Game on! Sports fans have it better than ever, with a ton of ways to follow their favorite teams. Want to watch Espanyol battle Alavés on the fútbol field in real time? Or an ATP tennis match in Stuttgart as it happens? Thanks to live-streaming services, you can do it.
While almost-unlimited access to national and international sports programming is a boon to fans, it can be a pain if you need to improve sleep quality. Staying up too late when your favorite team is playing or waking up in the middle of the night to catch a game can interfere with the natural cycle that lets you sleep soundly.
This cycle is called your circadian rhythm. Your body is programmed to sleep and wake up at about the same time every day. When you deviate from this internal schedule, you may have more trouble going to sleep at night and feel sleepy during the day, according to the Merck Manual. If improving sleep quality is important to you, it's worthwhile trying to at least modify this night-owl habit.
Win better sleep
Setting the DVR and waiting to watch the game until you're normally awake is the best tactic for enhancing sleep quality. If you've just got to watch in real time, here are some tips for getting your sleep schedule back on track:
Get right back on schedule. Keeping to a regular schedule of sleeping and waking can improve sleep quality, Sleep Education explains. That means going to bed and getting up at approximately the same time every day. So, you went off-schedule to watch a critical match. Maybe you slept in the next day, or maybe you got up early and stumbled through your day. In either case, going to bed at your usual time that night will put you back on track.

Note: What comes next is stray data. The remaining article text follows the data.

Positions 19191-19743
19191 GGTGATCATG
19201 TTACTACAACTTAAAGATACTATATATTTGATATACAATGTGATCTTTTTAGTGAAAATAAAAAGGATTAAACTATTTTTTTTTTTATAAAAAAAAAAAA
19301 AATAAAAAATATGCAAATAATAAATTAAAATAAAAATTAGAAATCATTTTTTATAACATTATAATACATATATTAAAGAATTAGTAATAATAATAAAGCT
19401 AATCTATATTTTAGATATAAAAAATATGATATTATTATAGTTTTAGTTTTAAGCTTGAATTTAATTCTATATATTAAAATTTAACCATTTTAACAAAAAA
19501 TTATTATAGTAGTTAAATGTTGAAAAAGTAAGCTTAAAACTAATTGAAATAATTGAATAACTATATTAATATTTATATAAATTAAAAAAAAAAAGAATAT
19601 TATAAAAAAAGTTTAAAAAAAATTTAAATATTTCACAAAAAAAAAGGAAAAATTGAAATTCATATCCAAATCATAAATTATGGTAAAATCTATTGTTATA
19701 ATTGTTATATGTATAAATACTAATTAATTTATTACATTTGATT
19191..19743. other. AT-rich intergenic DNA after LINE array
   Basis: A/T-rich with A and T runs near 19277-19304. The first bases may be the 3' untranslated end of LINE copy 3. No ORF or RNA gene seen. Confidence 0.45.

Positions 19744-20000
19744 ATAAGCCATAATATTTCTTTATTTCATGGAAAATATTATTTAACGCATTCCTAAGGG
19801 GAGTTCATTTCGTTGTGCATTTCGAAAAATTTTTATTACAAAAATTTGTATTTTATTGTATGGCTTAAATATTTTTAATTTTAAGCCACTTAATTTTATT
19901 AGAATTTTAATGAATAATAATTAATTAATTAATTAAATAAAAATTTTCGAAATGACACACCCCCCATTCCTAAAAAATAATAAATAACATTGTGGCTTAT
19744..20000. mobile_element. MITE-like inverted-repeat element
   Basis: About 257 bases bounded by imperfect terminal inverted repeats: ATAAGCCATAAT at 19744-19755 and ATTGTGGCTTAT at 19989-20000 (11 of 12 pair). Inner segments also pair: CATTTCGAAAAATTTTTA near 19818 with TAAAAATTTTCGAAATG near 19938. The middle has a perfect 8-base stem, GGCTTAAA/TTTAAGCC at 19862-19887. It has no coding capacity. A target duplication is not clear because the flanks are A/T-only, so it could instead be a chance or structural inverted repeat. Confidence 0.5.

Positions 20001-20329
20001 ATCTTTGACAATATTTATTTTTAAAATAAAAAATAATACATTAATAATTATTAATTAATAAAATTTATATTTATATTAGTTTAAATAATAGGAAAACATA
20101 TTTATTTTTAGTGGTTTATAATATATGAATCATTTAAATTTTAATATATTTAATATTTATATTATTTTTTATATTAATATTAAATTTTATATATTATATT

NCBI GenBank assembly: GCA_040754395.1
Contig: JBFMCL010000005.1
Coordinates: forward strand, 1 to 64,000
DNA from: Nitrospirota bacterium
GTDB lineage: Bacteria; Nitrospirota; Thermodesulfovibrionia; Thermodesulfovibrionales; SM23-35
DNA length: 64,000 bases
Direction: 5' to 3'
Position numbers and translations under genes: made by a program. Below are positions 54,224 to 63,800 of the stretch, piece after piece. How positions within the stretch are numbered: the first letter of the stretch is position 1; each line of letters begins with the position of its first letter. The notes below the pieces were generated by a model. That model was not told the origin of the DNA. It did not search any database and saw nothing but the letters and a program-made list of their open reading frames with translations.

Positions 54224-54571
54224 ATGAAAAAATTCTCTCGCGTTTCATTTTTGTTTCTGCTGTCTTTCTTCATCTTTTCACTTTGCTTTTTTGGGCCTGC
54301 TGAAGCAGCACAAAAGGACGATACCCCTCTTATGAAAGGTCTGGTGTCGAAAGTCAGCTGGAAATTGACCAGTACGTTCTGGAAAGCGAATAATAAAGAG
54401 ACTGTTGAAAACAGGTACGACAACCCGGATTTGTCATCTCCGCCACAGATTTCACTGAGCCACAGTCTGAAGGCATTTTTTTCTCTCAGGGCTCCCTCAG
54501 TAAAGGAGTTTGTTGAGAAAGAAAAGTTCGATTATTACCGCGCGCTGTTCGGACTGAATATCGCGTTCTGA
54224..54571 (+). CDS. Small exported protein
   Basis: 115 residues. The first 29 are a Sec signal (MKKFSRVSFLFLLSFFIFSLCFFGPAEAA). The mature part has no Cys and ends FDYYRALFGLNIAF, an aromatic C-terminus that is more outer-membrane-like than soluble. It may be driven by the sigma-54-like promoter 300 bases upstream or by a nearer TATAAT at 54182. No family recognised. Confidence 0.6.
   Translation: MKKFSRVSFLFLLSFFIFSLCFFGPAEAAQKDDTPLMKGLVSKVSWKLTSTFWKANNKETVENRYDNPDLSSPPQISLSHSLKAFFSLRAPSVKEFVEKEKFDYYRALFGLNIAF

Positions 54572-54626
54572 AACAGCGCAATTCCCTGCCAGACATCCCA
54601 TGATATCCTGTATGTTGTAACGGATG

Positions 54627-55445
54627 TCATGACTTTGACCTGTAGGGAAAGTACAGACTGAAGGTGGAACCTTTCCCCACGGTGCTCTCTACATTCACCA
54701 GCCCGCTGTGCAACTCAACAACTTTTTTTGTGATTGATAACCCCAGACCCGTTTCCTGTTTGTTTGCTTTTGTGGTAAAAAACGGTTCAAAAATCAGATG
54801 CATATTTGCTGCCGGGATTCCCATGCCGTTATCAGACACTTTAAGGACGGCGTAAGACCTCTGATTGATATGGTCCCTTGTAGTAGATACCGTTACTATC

Take a melatonin supplement the next night. As SleepScore explains, the hormone melatonin is the prime regulator of the circadian rhythm. As daylight fades, melatonin production rises, causing you to eventually feel sleepy. But the light of a big TV screen can disrupt this process. If you've spent a few extra hours glued to the tube at night, a melatonin supplement can help readjust your circadian rhythm.
Get out in the morning. Daylight is as important as darkness for maintaining healthy cycles of sleeping and wakefulness. Sleep Cycle recommends a strong dose of natural sunlight in the early morning. You'll feel more alert during the day and have less trouble falling asleep at night.
Watch what you eat. After a late-night sports binge, your regular dose of caffeine can get you through the morning—but caffeinating throughout the day will do nothing to enhance sleep quality that night. The National Sleep Foundation recommends eating protein-rich foods early in the day and having a lighter meal before bed.
Depending on how they play, it can make or break your day. But don't let late-night sports wreck your sleep.